So, you know, food's not always where we want it to be. And the animals were moving with migration patterns. We would have to move with them if we want to be successful hunters. So this would require sometimes days of us to walk and travel, hiking, basically, and we'd have to carry our stuff with us. So if we had shelter and coats and in different clothing and blankets and all the different things, we needed tools and weapons, we would be carrying those with us. So we would go on these long, low intensity, steady state movements.
Now occasionally we would have high-intensity interval training. And you could think of that in terms of if we were hunting or we were fending off other tribes, it would require us to have some power and some skill. So working with weapons, moving for short periods of time, quickly resting, moving again, that would be normal regular activity for us. So, yes, more movement. And then finally a strength in mobility when we killed a large animal or we stumbled across a berry patch, we would feast.
Now, that would also require, in some cases, for us to lift parts of the animal and carry it back to camp, or we'd have to squat down to pick the berries that we were going to be eating. So, again, more movement. And so you can see through this, just the lifestyle of a hunter gatherer is filled with tons and tons of movement. Now, we also would have work life balance. We would be putting in long commutes. We wouldn't be doing a lot of the things we do now.
But while we're working to survive, we would also understand that we needed to rest. We would understand that, you know, we would need flow. And what I mean by flow is, you know, flow is kind of fitting in with what's there. You know, we would know that there's ways to hunt. There's ways to to move. There's there's times that we need to go. And so we would start following a natural pattern of days, months, seasons.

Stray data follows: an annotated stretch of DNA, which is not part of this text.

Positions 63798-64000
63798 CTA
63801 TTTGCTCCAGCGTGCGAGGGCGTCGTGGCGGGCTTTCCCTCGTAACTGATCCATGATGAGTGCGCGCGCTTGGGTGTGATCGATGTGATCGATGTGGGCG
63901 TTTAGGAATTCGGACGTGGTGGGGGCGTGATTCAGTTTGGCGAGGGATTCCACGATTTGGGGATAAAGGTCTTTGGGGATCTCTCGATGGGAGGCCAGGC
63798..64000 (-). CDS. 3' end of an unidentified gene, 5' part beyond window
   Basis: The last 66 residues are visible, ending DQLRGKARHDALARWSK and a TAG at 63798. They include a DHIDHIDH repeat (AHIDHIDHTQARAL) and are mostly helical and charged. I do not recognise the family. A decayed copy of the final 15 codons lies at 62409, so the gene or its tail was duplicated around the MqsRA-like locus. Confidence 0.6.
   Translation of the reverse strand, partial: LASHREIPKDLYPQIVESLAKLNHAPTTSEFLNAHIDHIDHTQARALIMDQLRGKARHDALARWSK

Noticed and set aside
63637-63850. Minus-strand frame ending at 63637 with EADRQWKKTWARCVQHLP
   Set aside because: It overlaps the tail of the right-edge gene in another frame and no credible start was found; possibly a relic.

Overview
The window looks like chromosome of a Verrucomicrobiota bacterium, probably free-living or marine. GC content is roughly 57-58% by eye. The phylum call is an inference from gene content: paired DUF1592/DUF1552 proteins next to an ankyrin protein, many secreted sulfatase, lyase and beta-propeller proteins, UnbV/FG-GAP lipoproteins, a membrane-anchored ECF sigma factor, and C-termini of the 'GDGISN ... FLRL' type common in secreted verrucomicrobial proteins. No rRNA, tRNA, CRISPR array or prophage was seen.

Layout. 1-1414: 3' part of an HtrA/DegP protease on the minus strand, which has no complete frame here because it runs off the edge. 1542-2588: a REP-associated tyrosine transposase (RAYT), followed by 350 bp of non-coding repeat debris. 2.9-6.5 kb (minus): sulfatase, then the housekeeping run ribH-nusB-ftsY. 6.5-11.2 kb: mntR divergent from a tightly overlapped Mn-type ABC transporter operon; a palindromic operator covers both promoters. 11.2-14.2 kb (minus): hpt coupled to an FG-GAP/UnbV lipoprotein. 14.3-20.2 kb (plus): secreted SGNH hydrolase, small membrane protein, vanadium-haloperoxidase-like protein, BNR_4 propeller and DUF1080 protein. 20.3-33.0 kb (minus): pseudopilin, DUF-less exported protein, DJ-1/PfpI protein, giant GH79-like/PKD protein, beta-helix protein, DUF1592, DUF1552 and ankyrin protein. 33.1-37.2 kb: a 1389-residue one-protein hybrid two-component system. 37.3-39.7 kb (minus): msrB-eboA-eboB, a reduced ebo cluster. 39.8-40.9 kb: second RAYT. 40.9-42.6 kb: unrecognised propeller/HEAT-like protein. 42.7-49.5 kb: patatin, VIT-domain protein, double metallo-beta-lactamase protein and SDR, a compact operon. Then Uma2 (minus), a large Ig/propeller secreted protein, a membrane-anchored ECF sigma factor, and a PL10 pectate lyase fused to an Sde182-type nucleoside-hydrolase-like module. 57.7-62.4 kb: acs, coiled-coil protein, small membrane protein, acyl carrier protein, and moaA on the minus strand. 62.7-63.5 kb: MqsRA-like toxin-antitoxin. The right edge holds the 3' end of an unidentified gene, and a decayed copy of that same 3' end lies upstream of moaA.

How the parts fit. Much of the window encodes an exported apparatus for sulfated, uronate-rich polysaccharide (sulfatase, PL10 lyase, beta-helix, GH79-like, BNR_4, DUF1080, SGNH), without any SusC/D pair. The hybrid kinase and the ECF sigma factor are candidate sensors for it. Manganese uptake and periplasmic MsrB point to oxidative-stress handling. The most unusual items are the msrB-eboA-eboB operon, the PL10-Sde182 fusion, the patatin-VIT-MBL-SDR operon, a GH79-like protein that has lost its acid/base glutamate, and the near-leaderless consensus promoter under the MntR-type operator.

You watch some of the shows where they depict people and they live by the moon, the moon and the seasons give them the information they need to survive. Now, if they faced a threat and then they had a stressor, which, you know, basically what a threat would do is the stress response. It would be acute, immediate, it'd be life or death. So they would have that cortisol hit. They'd have, you know, that adrenal hit and then it would be gone. It wouldn't be this long, drawn out months and months and months of things that we do to ourselves now.
So we would have a very low stress life in a general sense, as long as we were able to successfully hunt and move and do the things we needed to do. Our stress levels were much lower. We also did risk management. And that sounds kind of weird talking about our ancestors.
But the way you stay alive, the way longevity happens, is understanding the risks associated with your life is a primal living being. We weren't worried about calories, blood sugar, vitamin C, processed meat, dietary fiber, or if we had a healthy microbiome, those concepts weren't even in our head. But what we did was we followed a path that was set by our ancestors.
My ancestors would go and they'd say, we know we go this direction. This is the way we have to go this month at the moon. And then we would go, but we would have to also understand what we're facing. If another tribe moved in to the area, we might have to change the plan, but we would do it. We had risk management. We were paying attention. So the biggest risks to us at that time was infant mortality and tribal warfare.
And the only biohacking that we would have done was just making sure that we were aware of the risks and then figuring out ways to avoid them or deal with them. And then relationship would be very important to us. We worked and moved as a tribe. And in a tribe, it works to our benefit because it helps everyone's survival. We hunted in packs and were hard coded in our DNA to be socially engaged. So that relationship, that closeness is really, really important to the nature of ancestral living.